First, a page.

SGEU president Bob Bymoen says CBO workers earn $8 to $10 an hour less than comparable employees in government departments
Regina (17 Sep. 2008) - The Saskatchewan Government and General Employees' Union (SGEU/NUPGE) says $18 million in new wage funding for the province's community-based organization sector (CBO) is welcome but more must be done.
Workers affected include addictions counselors, day care employees and others whose jobs are not grouped within the provincial social services sector.
"While workers in CBOs appreciate any new funding to help increase wages, the reality is that even after this new injection of cash many workers will continue to be paid poverty-level wages," says SGEU president Bob Bymoen. "It's a good start, but it is just not enough to even begin to close the wage gap."
Research has shown that CBO workers earn approximately $8 to $10 an hour less than staff who do comparable work in government departments.
"There is no justification for asking a certain group of workers to shoulder the financial burden of caring for the most vulnerable in our society. Yet, by continuing to pay sub-standard wages to CBO workers that is just what we are doing," adds Bymoen.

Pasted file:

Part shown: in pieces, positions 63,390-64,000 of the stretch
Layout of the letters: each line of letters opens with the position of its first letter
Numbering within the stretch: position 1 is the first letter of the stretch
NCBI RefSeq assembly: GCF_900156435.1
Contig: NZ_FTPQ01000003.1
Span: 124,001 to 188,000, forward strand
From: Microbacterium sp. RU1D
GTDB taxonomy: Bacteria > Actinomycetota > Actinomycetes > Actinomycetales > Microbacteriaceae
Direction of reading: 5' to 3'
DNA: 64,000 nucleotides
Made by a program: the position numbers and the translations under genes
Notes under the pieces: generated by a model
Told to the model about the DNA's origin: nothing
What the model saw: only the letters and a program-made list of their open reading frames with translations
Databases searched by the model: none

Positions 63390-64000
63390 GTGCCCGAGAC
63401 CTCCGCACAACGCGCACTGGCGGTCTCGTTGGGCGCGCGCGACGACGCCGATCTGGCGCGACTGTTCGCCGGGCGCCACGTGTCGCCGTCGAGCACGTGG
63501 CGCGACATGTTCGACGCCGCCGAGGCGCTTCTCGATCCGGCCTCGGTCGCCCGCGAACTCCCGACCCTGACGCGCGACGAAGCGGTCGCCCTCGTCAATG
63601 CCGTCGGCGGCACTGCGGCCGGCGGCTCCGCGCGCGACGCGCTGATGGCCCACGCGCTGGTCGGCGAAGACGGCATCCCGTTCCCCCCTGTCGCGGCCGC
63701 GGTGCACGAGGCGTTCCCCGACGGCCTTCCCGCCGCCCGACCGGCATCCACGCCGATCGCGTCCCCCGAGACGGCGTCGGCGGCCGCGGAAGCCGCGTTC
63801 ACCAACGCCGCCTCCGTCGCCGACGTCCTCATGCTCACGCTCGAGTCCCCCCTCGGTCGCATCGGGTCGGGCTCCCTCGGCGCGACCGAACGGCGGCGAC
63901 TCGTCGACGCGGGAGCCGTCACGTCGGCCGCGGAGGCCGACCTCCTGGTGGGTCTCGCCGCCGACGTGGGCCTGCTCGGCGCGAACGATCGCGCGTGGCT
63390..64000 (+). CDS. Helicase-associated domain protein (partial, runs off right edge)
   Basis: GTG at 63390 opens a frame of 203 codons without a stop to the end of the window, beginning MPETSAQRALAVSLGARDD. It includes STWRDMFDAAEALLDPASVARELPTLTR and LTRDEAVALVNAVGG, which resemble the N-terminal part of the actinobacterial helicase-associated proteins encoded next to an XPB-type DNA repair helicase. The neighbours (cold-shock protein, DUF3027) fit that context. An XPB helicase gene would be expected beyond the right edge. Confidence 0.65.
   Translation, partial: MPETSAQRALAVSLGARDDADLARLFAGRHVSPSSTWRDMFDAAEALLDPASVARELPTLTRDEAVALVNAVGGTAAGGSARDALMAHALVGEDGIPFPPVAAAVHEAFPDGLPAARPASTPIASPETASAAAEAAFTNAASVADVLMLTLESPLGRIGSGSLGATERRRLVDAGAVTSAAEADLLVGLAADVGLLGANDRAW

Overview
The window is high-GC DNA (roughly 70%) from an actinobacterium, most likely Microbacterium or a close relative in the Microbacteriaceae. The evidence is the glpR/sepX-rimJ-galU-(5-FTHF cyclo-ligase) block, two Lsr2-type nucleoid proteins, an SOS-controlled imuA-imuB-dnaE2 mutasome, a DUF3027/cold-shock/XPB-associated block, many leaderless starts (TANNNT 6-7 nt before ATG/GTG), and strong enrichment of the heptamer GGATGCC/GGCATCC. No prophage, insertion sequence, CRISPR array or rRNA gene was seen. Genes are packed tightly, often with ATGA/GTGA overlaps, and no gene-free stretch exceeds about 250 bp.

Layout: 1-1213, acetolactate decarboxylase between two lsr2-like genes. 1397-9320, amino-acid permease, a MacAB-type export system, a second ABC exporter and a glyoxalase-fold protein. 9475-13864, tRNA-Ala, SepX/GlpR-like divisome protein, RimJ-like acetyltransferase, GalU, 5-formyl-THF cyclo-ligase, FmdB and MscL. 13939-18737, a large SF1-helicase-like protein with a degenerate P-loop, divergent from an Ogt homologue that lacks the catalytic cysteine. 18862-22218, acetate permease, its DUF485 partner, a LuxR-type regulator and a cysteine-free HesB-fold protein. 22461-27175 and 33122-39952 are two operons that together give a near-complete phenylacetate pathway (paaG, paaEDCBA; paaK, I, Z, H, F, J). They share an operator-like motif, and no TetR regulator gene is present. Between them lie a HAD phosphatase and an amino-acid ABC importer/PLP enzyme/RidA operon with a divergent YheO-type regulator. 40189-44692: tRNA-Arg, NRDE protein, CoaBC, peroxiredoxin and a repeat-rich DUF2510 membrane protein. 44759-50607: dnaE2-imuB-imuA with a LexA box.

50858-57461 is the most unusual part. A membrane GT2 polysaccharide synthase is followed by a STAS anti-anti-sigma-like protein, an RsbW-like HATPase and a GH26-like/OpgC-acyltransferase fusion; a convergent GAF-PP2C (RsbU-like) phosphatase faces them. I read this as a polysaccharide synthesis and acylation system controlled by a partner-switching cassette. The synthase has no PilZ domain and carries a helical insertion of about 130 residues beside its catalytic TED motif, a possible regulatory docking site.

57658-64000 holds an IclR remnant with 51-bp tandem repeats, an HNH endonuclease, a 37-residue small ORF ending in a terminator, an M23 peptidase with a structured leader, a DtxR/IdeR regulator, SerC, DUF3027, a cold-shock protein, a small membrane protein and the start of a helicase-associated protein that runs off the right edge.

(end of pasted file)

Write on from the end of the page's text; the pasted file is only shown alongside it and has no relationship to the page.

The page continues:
He estimates the funding may mean a 7% increase for most CBO workers but notes that percentage increases mean much less for lower-income workers than for a high-income earners.
"In other words, 7% of a poverty-level wage will not necessarily be enough to raise that worker out of poverty," Bymoen says, especially when compared with a "dramatic increase in the cost of living in Saskatchewan."
"At the end of the day, these workers will still struggle to buy groceries, pay rent and put gas in their car," he says. "The financial commitment to those who care for the province's most vulnerable people has to be deeper and more long-lasting to be meaningful."
He is also concerned that the money may not reach all workers in the sector since Social Services Minister Donna Harpauer has been quoted as saying that there have been no conditions put on the funding.
"This concerns us because it suggests that the money could go into administration, for example, rather than to wage increases for front-line workers," Bymoen adds.
SGEU represents CBO workers in 40 agencies across the province. The union has been working in a coalition with the Canadian Union of Public Employees (CUPE) and Service Employees International Union (SEIU) for more than a decade to raise wages for workers in this sector. NUPGE